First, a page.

— The Polity of the Athenians and the Lacedaemonians • Xenophon

... mother's cabin-home, that lay Where feathery cocoos fringe the bay; The dashing of his brethren's oar, The conch-note heard along the shore— All through his wak'ning bosom swept: He clasp'd his ...
— The Illustrated London Reading Book • Various

... put in your oar, Jedidiah Burbank!" she said. "I guess I know what I'm about. If it was leap-year fifty times over, I wouldn't offer myself ...
— The Young Musician - or, Fighting His Way • Horatio Alger

... exemption has not yet expired, or that he is not of the required age; since the Choregus of a boys' chorus must be over forty years of age. He also appoints Choregi for the festival at Delos, and a chief of the mission for the thirty-oar boat which conveys the youths thither. He also superintends sacred processions, both that in honour of Asclepius, when the initiated keep house, and that of the great Dionysia—the latter in conjunction with the Superintendents of that festival. These officers, ...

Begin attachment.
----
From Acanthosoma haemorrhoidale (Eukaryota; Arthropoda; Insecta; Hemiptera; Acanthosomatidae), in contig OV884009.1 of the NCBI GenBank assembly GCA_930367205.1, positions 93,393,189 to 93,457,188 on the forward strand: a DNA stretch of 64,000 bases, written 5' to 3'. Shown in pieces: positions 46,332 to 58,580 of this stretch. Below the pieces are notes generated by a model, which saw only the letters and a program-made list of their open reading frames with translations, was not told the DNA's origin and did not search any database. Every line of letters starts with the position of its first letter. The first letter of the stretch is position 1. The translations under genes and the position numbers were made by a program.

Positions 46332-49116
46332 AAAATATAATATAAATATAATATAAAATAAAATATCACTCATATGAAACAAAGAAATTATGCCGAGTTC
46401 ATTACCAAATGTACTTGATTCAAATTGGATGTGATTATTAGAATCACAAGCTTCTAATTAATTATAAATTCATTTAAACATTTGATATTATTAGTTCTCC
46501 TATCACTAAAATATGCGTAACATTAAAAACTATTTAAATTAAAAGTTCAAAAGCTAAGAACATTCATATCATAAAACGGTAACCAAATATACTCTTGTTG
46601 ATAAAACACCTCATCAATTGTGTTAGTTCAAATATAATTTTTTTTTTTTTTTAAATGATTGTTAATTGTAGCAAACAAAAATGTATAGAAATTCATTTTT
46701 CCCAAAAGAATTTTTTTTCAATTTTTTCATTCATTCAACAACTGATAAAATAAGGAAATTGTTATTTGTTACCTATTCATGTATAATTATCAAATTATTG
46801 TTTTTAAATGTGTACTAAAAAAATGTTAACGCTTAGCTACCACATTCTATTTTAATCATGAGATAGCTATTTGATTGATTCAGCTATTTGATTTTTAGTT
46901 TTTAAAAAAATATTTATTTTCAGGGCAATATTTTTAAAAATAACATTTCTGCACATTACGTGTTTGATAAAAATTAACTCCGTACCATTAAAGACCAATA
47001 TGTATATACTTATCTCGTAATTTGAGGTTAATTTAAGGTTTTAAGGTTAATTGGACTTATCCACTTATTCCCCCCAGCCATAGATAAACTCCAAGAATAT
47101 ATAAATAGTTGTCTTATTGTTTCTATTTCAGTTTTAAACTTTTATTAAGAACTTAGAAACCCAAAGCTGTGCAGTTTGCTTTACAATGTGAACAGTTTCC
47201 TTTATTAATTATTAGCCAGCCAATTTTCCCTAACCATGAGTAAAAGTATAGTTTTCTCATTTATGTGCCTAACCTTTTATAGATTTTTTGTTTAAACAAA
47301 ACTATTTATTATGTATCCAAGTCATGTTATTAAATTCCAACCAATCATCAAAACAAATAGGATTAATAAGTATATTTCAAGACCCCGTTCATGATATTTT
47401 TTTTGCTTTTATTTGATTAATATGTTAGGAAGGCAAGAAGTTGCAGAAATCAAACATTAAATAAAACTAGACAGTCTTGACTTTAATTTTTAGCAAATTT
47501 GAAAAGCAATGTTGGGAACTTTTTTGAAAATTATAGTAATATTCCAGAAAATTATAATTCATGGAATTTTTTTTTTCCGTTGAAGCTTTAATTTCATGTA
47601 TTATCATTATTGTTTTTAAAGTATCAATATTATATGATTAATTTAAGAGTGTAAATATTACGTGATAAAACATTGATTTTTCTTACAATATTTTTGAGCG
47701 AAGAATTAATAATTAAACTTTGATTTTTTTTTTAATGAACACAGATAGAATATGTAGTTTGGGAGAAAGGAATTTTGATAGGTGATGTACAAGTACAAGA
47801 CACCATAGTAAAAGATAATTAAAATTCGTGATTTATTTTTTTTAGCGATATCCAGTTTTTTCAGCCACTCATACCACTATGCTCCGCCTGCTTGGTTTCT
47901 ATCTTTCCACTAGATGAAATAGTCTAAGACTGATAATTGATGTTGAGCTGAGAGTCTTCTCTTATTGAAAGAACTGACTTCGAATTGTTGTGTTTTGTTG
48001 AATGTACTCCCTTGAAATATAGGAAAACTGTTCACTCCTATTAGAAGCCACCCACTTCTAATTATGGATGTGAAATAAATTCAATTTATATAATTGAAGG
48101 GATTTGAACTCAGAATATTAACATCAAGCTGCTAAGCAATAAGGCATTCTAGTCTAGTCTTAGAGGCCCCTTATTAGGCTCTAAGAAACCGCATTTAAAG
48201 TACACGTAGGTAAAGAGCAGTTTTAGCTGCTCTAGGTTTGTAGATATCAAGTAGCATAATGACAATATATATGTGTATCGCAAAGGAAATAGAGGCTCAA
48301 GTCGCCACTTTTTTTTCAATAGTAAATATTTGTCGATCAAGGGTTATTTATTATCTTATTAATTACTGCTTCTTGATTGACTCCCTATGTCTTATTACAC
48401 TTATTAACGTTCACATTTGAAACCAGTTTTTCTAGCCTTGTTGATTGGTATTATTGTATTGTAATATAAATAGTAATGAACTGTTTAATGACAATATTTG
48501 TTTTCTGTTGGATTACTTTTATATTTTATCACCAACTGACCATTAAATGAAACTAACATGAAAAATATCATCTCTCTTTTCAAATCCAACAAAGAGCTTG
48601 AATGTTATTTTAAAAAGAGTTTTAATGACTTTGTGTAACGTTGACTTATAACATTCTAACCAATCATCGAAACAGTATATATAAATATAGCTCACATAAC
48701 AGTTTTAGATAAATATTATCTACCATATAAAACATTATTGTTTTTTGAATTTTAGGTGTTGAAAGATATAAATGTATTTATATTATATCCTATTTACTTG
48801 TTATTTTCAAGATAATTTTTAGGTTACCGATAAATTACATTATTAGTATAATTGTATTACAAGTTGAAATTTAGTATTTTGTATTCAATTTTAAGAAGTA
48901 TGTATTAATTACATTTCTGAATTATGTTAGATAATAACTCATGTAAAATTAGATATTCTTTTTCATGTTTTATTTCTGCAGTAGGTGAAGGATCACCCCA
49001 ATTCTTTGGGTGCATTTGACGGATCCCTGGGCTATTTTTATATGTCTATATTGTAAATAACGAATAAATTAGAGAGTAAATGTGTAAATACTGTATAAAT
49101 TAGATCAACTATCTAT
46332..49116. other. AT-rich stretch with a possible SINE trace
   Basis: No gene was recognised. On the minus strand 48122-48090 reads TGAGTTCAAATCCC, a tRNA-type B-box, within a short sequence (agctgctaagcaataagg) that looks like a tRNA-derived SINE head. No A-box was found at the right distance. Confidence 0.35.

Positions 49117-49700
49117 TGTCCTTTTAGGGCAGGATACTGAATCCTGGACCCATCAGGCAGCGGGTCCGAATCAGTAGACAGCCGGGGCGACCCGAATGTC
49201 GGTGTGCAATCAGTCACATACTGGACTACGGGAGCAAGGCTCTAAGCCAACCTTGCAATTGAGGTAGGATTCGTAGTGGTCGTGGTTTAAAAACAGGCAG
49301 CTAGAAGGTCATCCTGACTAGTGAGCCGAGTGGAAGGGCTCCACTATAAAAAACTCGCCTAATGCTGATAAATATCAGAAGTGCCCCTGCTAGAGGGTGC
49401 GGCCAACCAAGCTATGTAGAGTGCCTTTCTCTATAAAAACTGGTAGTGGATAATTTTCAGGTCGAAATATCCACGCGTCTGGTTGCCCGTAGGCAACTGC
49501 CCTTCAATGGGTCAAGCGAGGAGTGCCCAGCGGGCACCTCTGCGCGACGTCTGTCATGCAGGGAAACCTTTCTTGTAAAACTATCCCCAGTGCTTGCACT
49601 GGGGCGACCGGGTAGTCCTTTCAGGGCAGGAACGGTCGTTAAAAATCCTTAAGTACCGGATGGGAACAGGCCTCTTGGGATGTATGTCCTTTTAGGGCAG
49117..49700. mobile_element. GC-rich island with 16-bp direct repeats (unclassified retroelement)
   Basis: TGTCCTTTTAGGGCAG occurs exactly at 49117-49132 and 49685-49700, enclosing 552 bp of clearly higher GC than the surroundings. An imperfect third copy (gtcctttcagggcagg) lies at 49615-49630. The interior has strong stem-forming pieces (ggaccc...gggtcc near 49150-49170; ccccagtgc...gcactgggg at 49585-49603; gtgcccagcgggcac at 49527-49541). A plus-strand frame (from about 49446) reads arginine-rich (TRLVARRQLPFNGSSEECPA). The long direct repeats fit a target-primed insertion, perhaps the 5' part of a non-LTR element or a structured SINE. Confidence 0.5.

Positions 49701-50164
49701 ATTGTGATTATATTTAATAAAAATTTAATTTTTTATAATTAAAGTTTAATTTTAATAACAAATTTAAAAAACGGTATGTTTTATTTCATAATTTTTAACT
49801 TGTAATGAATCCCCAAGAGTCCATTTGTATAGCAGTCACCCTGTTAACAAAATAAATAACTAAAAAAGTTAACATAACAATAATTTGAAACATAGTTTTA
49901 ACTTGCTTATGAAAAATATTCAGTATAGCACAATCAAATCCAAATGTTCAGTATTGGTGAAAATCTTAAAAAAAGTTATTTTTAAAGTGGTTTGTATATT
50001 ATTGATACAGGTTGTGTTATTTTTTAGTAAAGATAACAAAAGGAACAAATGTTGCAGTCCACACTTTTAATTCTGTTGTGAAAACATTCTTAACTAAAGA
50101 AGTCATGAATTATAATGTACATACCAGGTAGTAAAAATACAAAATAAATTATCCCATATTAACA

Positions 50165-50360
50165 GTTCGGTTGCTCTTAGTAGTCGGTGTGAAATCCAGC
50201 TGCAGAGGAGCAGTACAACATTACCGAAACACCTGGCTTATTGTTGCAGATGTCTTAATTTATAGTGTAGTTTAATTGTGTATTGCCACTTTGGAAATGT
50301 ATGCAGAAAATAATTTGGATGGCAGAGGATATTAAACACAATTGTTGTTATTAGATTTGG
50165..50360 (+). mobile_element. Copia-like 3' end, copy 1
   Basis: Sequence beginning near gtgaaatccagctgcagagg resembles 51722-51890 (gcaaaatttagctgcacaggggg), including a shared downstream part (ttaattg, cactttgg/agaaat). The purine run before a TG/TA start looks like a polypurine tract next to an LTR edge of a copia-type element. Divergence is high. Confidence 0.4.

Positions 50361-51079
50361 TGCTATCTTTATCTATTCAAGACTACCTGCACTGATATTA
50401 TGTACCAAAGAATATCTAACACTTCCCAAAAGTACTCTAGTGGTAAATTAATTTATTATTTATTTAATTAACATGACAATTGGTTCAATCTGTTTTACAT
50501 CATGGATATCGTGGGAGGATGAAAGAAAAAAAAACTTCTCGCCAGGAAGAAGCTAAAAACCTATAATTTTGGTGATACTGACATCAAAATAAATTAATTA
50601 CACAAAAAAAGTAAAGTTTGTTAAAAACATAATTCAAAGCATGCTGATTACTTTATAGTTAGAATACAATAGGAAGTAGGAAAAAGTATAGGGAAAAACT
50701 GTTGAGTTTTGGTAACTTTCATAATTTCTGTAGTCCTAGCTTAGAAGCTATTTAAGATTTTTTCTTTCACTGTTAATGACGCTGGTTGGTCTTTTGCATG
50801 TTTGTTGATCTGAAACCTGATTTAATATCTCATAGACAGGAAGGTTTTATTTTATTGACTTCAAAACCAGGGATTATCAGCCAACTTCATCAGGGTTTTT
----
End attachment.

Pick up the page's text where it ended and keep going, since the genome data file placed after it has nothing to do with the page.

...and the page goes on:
— The Athenian Constitution • Aristotle



Words linked to "Oar" :   scull, boat paddle, paddle, sweep, implement, blade, vane